PEERLESS PUMP COMPANY SYSTEM ANALYSIS FOR PUMPING EQUIPMENT SELECTION

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1 PEERLESS PUMP COMPANY SYSTEM ANALYSIS FOR PUMPING EQUIPMENT SELECTION Peerless Pump Company 005 Dr. Martin Luther King Jr. Street P.O. Box 706 Indianapolis, Indiana Phone: (317) Fax: (317) CONTENTS. 1

2 1 INTRODUCTION...4 CENTRIFUGAL PUMPS...5 INTORDUCTION...5 FLUIDS...5 VISCOSITY...5 SPECIFIC GRAVITY...5 VAPOR PRESSURE...6 CENTRIFUGAL PUMP PERFORMANCE...6 THE FUNCTION OF A PUMP...6 THE DEVELOPED HEAD...6 FLOW...7 CAVITATION...8 NPSH...8 SPECIFIC SPEED PUMP CHARACTERISTICS...10 HEAD-FLOW CURVE...10 PERFORMNCE CURVES...10 PERFORMANCE RELATED TO SPECIFIC SPEED...11 CURVE SHAPE DEFINITION...11 DROOPING HEAD...11 CONTINUOUSLY RAISING HEAD...11 STEEP HEAD...13 FLAT HEAD...13 DISCONTINUOUS HEAD...13 CONTINUOSLY INCREASING HORSEPOWER...13 PEAKING HORSEPOWER...14 DISCONTINUOUS HORSEPOWER...14 PUMP AFFINITY LAWS SYSTEM CHARACTERISITCS...16 INTRODUCTION...16 CLASSIFICATION OF SYSTEMS...16 NON-RETURN SYSTEMS...16 RETURN SYSTEMS...16 THERMAL EXCHANGE...16 REMOVAL/DELIVERY...16 THERMAL EXCHANGE APPLICATIONS...16 REMOVAL/DELIVERY APPLICATIONS...16 PIPING SYSTEM DESIGN...16 FLOW NOISE...17 NOISE CONDUCTION...17 PIPE RESONANCE...17 WATER HAMMER...17 PIPE DETERIORATION...17 PIPE FRICTION...18 VISCOSITY CONVERSION METHODS...18 FRICTION FORMULA VARIATIONS...19 SYSTEM HEAD CURVES...0 SYSTEM HEAD COMPONSNTS...0 STATIC HEAD...0 DESIGN WORKING HEAD...0 Our policy is one of continuous improvement and we reserve the right to alter specifications of our products at any time.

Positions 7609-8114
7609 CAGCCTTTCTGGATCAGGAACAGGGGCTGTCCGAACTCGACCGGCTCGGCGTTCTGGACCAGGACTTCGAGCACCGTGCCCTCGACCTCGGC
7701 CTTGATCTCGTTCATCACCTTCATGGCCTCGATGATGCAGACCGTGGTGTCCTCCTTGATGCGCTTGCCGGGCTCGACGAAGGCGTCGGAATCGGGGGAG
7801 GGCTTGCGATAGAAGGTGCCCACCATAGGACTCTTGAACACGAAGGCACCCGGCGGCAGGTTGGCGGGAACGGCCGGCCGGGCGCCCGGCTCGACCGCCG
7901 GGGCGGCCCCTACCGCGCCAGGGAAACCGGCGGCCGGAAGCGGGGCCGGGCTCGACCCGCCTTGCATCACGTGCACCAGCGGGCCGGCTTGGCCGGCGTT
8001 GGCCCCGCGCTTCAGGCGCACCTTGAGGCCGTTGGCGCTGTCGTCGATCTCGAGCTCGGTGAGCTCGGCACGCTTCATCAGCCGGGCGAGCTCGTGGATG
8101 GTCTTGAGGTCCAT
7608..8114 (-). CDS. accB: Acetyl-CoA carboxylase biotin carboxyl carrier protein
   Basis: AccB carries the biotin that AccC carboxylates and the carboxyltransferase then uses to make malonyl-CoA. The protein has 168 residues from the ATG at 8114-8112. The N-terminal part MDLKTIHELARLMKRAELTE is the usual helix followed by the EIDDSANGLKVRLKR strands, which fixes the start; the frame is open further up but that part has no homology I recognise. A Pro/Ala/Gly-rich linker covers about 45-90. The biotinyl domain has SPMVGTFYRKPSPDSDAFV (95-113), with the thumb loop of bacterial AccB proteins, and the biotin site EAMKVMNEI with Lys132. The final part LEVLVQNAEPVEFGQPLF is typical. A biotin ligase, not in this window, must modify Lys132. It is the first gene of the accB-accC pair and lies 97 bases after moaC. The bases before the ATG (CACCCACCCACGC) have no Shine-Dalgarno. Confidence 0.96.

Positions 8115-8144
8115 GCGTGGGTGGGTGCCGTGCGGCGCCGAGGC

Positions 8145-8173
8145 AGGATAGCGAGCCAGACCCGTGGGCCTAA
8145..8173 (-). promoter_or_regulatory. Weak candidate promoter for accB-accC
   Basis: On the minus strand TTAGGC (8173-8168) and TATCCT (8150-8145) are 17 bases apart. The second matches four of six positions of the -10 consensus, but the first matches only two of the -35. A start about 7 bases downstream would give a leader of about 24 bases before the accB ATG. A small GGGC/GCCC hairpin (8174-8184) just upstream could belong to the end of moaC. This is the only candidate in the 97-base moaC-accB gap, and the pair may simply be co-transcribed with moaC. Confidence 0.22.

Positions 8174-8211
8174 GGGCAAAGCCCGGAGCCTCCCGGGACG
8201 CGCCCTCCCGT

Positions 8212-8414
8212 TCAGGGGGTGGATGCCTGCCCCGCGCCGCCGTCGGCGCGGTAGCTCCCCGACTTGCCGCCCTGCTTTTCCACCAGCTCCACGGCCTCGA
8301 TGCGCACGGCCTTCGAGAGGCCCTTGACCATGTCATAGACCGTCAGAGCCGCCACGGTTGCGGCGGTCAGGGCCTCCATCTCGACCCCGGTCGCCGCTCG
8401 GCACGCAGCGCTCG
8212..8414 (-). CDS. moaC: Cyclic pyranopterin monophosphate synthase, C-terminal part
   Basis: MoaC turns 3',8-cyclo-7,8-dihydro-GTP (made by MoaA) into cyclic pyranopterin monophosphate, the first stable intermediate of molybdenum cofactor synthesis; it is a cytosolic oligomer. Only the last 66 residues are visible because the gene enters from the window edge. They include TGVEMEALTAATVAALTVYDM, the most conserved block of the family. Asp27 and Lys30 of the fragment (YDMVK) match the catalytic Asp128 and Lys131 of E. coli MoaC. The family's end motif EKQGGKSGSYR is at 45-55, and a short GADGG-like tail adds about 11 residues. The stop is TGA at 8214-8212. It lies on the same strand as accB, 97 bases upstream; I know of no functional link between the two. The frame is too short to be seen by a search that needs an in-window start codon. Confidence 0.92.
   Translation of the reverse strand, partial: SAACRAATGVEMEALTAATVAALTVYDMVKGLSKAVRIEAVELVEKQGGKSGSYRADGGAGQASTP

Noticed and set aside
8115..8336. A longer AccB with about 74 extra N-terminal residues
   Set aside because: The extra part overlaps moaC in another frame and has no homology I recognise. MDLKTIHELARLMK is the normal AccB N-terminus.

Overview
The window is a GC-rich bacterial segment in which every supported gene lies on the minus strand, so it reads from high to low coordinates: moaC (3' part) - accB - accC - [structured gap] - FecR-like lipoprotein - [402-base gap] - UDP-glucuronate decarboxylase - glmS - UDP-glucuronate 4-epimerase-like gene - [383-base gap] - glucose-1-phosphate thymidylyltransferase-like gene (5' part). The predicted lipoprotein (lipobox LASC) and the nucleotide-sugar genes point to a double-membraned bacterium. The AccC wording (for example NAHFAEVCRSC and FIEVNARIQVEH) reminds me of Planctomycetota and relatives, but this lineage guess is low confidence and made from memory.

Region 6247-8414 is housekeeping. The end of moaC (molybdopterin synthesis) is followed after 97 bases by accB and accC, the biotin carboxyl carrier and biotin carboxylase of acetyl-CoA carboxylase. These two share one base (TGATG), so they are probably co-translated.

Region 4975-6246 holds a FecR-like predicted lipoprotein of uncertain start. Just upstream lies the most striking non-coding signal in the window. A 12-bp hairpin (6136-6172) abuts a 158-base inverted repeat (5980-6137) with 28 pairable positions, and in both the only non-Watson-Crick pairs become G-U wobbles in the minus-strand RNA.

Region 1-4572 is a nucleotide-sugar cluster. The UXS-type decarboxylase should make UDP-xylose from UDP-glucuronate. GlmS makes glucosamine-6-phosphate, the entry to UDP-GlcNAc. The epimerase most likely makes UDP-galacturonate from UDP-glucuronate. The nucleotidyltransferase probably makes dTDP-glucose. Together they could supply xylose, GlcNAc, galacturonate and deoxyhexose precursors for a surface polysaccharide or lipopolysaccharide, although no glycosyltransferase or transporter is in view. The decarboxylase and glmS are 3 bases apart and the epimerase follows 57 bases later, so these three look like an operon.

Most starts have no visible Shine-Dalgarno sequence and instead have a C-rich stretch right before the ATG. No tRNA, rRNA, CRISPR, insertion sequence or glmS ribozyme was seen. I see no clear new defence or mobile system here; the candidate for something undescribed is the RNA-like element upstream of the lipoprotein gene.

3 FRICTION HEAD...0 TOTAL SYSTEM HED VARIABLES...0 STATIC HED...0 DESIGN WORKING HEAD...0 FRICTION HEAD...0 CONCLUSION SYSTEM OPERATION AND CONTROL... INTRODUCTION... TOTAL AVAILABLE HEAD... STATIC HEAD AVAILABLE... PUMP HEAD...3 TOTAL HEAD AVAILABILE CURVE...3 CONTROL OF SYSTEM OPERATION...4 TOTAL SYSTEM HEAD ALTERATION...4 VALVE BYPASSING...4 VALVE THROTTLING...5 TOTAL AVAILABLE HEAD ALTERATION...5 CHANGE OF IMPELLER DIAMETER...5 IN SERIES PUMPING...5 IN PARALLEL PUMPING...6 CHANGING PUMP SPEED...6 SYSTEM SENSING- VARIABLE SPEED PUMPS...7 FUNCTIONS...7 TYPES...7 LOCATIONS...7 EFFECT OF SYSTEM SENSING...7 SENSING MULTIPLE BRANCH SYSTEMS...9 CONCLUSION TOTAL SYSTEM EVALUATION...31 INTRODUCTION...31 LOAD PROFILE...31 VARIABLE AVAILABLE HEAD...3 DETERMINGING POWER REQUIREMENTS...3 EQUAL SIZE...3 UNEQUAL SIZE...3 PROJECTING PUMP HORSEPOWER...33 CONSTANT SPEED...33 VARIABLE SPEED...33 SPECIAL CONSIDERATIONS...36 EQUIPMENT POWER COMPARISONS...36 CONSTANT SPEED...36 VARIABLE SPEED...36 TOTAL ENERGY PROJECTION...37 CONCLUSION...38 Our policy is one of continuous improvement and we reserve the 3 right to alter specifications of our products at any time.